I made your cake today
since I can’t see your face

Dear Alice

by Sandra L. Faulkner

July 8, 2020 / Dear Alice, / Today would be your 112th birthday. They tell me that / I look like you…

Lessons from Quilts

by Jill Carpenter

Quilting develops an internal ruler—I know an inch, or six inches, or 36 inches when I see it.

I had to laugh

by Joy Alexander

I had to laugh.
I just had to laugh,
my thoughts, a manic violin.

Hydras From My Psyche

by Joy Alexander

It was late evening and the Jamaican downpour of rain made it seem even darker in the bus in which my mother and I were traveling. It did not matter that I could not see outside from the rain beating on the side of the window or glimpse the shadows of trees sprinting by the window. ….

Anush Uhllah!: Christmas in Morningside Heights

by Christopher Atamian

Growing up in Yorkville in the late 1970’s, nothing thrilled me more than visiting my dear old Tante Angele in Morningside Heights. Manhattan had not been completely gentrified yet, so Yorkville still retained its mostly Hungarian and German flavor, and Morningside Heights might as well have been Tokyo, it seemed so far away…

Interview in the Aftermath

by Siobhán Scarry

How do the thoughts move?

With whirring, with wings, with unthinkable thoughts.

Collecting the Grip

by Lyn Baldwin

On a Sunday afternoon in middle March, I open my truck door and step into in the high, thin light of a spring afternoon in the upper Lac Du Bois grasslands, just north of Kamloops, British Columbia.

Five Prose Poems and Drawings

by Ellery Akers

After working for months banding seabirds on a rocky island, I lean over the rail of our boat and smell land…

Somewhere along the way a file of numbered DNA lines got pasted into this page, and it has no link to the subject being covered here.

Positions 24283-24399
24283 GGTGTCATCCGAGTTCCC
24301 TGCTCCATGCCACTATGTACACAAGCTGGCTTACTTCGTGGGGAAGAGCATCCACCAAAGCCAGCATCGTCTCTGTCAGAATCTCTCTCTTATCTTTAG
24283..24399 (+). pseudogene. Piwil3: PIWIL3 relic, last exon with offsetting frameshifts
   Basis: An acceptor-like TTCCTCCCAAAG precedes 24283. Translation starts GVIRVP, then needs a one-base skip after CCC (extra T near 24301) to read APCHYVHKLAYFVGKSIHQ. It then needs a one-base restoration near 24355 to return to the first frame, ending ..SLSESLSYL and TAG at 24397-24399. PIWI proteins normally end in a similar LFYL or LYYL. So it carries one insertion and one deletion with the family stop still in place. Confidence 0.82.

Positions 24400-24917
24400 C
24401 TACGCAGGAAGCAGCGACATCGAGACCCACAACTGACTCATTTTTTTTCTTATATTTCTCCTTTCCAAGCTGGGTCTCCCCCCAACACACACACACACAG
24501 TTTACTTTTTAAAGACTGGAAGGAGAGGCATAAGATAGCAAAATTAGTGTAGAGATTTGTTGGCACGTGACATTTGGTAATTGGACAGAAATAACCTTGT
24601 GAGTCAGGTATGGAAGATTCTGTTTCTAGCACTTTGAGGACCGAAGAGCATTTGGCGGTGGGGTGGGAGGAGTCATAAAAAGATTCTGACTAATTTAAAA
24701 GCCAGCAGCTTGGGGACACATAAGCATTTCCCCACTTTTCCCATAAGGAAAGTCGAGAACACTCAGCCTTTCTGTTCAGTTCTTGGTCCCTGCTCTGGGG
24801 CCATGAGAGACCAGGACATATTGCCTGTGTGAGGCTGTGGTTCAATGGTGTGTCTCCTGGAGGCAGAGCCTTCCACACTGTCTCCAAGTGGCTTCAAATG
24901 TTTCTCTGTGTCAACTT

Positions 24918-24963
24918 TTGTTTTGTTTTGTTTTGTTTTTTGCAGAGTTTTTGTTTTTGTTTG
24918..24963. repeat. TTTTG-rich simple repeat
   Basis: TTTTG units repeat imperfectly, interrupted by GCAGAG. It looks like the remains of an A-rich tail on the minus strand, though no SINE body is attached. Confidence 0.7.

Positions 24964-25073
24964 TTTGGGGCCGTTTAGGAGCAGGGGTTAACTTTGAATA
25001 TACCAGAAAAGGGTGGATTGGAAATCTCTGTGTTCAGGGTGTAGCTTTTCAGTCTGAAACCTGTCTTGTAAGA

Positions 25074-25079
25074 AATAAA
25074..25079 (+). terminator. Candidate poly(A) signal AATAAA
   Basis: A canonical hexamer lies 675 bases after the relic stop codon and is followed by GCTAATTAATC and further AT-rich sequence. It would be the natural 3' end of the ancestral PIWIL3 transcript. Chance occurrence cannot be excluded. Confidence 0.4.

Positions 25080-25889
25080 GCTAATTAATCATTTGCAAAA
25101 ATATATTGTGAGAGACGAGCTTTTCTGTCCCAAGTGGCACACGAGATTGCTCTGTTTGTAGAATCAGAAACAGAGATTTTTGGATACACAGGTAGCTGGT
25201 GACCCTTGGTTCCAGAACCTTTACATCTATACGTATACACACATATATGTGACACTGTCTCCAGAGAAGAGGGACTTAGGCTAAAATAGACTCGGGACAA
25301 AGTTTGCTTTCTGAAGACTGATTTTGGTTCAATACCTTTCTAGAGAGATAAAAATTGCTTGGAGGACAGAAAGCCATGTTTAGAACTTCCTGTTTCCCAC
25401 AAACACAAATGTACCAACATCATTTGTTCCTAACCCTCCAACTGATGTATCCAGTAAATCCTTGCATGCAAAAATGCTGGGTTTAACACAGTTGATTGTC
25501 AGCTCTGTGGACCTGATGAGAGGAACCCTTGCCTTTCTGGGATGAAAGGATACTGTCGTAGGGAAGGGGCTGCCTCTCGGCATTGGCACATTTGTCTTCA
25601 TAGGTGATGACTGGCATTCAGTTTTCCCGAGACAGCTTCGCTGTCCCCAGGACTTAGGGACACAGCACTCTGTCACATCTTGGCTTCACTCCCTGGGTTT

Here I Love You, New York

by Abeer Y. Hoque

Here I love you, New York.
In the neon-striped night, people rise and roar.
The sirens and singers vie with their ululations.
A hundred times I listen.

Lilith, Arizona

by Wyatt Welch

I was,
I was each time,
conventional…

Driving through Louisville

by Iris Orpi

Friday 2011, Chicago

Razor slices of red-tinted winter sky through the blinds, like verses of a waning fire.

Instructions for Making Caramel

by Annelies Zijderveld

1.
Pour the sugar and water into a heavy-bottomed pan set on medium high until the sugar roils in what resembles ecstatic agony—but don’t reach for the wooden spoon to relieve it.

Why We Have Tides

by Rob Carney

Because The La’s were playing on the stereo, and the crescent moon looked frozen in the morning, and I wasn’t thinking about traffic because these phrases kept popping up and keeping me busy . . .

Why We Have Otters

by Rob Carney

Just now, in the middle of a nineteenth email from OTL about Kaltura and their systems-training videos to help us “begin immediately transitioning” to teaching all our classes via teleconference . . .

Hotel Hell

by Justin Kitts

Get to see your face
In a hotel hell
Not much to look at
But it’s better than jail

Liminal Pastoral

by Marvin Shackelford

Along the tar-chipped road ponds dry at their edges, banks spreading, the streams and springs that feed them narrowing through their stones and winds, disappearing. The sun works at the earth unimpeded for weeks, sets each evening far behind the parched trees bunched across the horizon.

from Familial Animals

by Paolo Bicchieri

at some rodeo

you kissed my neck in front of my grandparents / it wasn’t that you couldn’t / everyone laughed / it was that five miles away / someone wept when they heard the crack…

Adrift

by Edward Lee

From the series ‘(Un)Revealed’

Calles

by Elena Valdés Chavarría

En las calles del olvido
merodea un recuerdo de ti
que persiste
pese al tiempo…

The Poet and the Child

by Irina Mashinski

Anyone who remembers, a lifetime ago, trying to make out new patterns on the wallpaper each night and being terrified by the dark frightening folds of that strange shape on the chair will understand what I am about to say.

Before Dawn

by Irina Mashinski

a bird of glass,
a bird with a scratched throat,
a bird that tries to tell it all at once,
a bird that turns its head when called,
a bird that’s pinned with hopes…

Ophelia

by Irina Mashinski

I slept to you,
slept into you,
and then, to fall asleep, escaped from you
behind a cardboard wall, as if unbound…